The American political tradition is preeminently practical. Ideas, sometimes of genuine philosophical grandeur, have certainly motivated the getting and exercise of power. American political rhetoric, whether delivered in speeches, written in pamphlets and treatises, or incorporated in state papers, has inspired countless millions, at home and abroad. But the heart of the day-to-day American political system involves less elevated yet essential tasks, including overawing or even betraying a political opponent, cajoling and compromising in order to win legislation (or, sometimes, to defeat legislation), or building a winning coalition out of disparate political constituencies. Ironically, two of the most profound, and profoundly American, documents in American history, the United States Constitution and the Federalist Papers, offered and defended, with great intellectual care, a national polity that insures the primacy of the practical, rejecting the flight toward abstraction and uncertainty in favor of a realization that men are not angels, and that governments must be designed with a pragmatic sense of the danger of human frailty as well as the promise of human achievement.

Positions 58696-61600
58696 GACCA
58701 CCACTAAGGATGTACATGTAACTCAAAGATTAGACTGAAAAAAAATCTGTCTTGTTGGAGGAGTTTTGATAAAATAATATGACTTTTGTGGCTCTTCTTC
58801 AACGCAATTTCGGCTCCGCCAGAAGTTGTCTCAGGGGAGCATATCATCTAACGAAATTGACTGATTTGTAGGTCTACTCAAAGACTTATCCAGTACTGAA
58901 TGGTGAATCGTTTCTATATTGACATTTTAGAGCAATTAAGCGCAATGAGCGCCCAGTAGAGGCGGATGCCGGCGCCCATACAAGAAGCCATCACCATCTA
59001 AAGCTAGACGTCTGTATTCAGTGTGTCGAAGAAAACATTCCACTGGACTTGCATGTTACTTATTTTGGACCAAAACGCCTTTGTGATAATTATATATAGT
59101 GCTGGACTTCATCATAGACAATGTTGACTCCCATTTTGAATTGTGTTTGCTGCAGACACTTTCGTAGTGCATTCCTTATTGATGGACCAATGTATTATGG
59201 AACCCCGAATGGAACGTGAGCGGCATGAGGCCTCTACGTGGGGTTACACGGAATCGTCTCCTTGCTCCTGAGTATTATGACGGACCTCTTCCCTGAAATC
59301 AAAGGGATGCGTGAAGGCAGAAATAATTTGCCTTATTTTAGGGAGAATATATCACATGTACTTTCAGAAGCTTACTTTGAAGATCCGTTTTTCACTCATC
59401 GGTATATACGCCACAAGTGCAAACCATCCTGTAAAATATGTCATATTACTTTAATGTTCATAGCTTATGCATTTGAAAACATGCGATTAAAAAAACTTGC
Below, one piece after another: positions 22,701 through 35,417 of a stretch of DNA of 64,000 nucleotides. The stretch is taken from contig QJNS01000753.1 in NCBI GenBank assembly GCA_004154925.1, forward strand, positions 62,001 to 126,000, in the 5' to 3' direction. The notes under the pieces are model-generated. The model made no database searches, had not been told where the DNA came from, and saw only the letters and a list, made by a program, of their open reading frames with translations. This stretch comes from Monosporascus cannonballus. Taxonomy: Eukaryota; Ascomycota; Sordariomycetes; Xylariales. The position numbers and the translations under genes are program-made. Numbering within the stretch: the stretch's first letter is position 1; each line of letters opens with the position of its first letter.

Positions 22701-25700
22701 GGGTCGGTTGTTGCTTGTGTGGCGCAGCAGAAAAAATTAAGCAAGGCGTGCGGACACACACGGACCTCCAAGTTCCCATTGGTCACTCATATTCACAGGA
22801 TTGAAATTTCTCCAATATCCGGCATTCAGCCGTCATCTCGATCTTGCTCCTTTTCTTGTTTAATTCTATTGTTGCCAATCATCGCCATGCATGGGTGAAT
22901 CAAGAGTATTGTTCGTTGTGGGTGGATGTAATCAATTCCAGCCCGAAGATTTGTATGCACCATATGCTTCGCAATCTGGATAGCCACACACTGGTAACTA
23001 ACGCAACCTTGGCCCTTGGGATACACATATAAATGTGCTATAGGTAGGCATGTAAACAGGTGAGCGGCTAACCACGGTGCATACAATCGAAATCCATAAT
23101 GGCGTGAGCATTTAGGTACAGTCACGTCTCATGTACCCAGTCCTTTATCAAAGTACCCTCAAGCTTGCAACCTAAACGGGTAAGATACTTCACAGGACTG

Richard Milhous Nixon, a man of numerous frailties, was in many ways an odd and even unique figure, but his career describes an im-